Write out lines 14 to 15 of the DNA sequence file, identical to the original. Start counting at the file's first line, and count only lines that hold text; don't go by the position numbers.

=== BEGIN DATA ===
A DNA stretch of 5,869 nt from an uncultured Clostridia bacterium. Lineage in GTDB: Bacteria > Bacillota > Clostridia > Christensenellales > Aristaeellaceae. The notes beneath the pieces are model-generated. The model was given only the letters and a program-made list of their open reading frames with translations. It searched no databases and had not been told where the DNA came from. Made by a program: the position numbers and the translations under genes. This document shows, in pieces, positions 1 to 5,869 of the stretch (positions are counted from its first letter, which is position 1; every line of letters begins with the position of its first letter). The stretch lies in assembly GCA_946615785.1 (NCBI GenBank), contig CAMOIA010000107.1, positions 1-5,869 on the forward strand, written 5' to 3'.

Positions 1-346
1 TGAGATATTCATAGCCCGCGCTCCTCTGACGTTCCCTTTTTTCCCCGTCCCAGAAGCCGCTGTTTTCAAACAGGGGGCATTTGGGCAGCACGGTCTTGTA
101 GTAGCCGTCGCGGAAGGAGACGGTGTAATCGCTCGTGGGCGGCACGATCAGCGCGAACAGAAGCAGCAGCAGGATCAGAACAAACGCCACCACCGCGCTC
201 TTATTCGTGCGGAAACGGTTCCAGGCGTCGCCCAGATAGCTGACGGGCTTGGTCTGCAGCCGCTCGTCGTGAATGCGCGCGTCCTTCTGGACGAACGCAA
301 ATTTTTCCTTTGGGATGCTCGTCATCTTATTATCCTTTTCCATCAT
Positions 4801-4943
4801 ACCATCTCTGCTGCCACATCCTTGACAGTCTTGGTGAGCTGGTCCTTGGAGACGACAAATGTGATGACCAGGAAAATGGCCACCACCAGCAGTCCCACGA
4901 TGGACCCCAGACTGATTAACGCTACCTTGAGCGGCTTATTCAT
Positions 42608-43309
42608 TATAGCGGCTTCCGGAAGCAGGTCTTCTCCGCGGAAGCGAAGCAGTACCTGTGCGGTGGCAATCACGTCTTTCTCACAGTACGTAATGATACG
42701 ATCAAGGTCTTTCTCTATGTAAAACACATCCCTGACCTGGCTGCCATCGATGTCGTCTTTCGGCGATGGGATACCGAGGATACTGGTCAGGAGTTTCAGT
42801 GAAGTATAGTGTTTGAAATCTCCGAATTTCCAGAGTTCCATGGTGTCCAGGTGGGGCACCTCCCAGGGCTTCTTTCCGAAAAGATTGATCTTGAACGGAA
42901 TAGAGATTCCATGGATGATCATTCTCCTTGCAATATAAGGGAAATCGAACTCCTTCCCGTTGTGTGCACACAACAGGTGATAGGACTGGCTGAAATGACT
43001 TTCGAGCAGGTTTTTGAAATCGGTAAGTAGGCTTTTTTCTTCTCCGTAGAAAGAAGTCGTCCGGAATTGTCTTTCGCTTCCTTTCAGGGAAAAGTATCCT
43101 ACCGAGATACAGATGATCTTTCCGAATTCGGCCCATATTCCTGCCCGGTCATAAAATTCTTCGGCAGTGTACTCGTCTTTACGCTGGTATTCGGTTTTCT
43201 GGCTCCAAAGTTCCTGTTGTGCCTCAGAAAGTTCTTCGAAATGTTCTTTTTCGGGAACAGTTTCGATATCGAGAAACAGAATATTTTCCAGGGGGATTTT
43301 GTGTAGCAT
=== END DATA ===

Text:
42901 TAGAGATTCCATGGATGATCATTCTCCTTGCAATATAAGGGAAATCGAACTCCTTCCCGTTGTGTGCACACAACAGGTGATAGGACTGGCTGAAATGACT
43001 TTCGAGCAGGTTTTTGAAATCGGTAAGTAGGCTTTTTTCTTCTCCGTAGAAAGAAGTCGTCCGGAATTGTCTTTCGCTTCCTTTCAGGGAAAAGTATCCT